Mr. Rogge expressed his pleasure at the assumption of direct supervision by the new prime minister and said after the two-hour meeting that it has resolved problems in record time. A statement by the IOC said that it had “discussed the government’s overall commitment to the preparations of the Games; the construction works of the Olympic venues; transport, infrastructure and security issues.”
“This,” the statement continued, “was a very positive meeting… the experts have confirmed to us that while a lot remains to be done, there is time for the preparations to be successfully completed if all energies are mobilized and focused in the same direction…I realize how important the Games are to the Greek people and I am sure that they will rise to the challenges.”
Mr. Rogge gave an assurance that “everything possible is being done” – including an evaluation of the recent terrorist attack in Madrid – to ensure the safety of the Games. He was also satisfied with arrangements for the Marathon course for which a new construction company has been engaged. At a subsequent meeting on March 26 with key ministers in charge of various projects, the chairman of the IOC Coordinating Commission, Denis Oswald, expressed his satisfaction that the government resolved all the Olympic preparation issues the IOC had raised. “We now have a clear picture and a distinct time frame. We feel that the decisions that have been made will accelerate procedures. Everything will be finished on time,” Oswald said after the meeting. The completion of the Calatrava-designed roof over the Olympic Stadium is now slated for July 20.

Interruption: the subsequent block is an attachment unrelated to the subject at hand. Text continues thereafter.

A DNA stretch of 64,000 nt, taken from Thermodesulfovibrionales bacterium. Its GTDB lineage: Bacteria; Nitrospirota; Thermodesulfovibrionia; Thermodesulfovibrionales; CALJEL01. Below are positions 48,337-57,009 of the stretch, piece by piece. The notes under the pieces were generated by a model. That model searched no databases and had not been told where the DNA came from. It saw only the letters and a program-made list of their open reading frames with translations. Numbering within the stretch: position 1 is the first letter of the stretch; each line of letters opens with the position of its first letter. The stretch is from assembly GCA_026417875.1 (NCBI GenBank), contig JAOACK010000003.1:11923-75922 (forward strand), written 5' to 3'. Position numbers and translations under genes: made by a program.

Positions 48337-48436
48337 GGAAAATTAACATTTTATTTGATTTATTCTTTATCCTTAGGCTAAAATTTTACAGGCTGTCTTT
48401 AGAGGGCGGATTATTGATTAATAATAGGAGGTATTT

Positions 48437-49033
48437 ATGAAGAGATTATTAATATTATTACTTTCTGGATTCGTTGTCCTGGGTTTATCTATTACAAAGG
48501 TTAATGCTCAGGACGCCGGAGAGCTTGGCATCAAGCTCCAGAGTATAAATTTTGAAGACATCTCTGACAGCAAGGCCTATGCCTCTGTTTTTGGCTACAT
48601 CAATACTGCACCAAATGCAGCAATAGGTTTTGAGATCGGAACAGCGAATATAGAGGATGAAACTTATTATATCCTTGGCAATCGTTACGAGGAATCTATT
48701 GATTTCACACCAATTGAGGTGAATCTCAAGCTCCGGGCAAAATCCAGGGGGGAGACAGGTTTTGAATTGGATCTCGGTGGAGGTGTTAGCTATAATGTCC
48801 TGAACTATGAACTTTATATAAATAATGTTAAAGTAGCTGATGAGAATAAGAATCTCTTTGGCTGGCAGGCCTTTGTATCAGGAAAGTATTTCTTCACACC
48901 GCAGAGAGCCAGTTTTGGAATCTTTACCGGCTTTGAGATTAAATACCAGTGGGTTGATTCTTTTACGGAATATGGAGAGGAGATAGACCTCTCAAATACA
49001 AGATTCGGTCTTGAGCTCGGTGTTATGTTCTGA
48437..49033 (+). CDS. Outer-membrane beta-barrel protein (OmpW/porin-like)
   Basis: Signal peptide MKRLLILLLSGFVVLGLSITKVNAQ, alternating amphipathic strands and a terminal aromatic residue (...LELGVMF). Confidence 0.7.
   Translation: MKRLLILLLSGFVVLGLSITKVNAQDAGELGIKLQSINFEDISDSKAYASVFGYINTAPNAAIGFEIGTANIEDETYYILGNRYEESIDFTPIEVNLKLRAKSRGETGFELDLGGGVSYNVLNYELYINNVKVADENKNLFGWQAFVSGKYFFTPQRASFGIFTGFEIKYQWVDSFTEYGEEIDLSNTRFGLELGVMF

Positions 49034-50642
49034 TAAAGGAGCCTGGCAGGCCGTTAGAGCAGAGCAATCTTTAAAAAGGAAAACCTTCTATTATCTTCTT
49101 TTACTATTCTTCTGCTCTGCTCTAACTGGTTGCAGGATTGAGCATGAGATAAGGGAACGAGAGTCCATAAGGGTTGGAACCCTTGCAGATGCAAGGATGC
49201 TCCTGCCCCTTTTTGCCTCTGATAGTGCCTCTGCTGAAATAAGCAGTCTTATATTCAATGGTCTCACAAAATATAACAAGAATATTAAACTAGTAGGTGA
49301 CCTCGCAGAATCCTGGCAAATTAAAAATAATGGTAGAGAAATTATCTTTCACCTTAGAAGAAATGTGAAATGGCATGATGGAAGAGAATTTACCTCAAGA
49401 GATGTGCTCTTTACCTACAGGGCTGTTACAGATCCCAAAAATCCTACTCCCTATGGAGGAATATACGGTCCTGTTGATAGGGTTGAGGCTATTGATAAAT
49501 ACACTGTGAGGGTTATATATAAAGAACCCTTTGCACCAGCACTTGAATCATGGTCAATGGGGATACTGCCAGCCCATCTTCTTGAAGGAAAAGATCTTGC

Transport Minister Michalis Liapis said a section of the suburban rail line linking the airport to the main Olympic stadium and to the Athens subway system will be ready by mid-July at the latest.
NATO Assistance, “Hercules Shield 2004” Security Exercise
NATO has responded positively to the Greek government’s request for assistance in security plans for the Games. The Alliance has been asked especially for its help in air surveillance, sea patrols and technical support against chemical, biological and nuclear threats.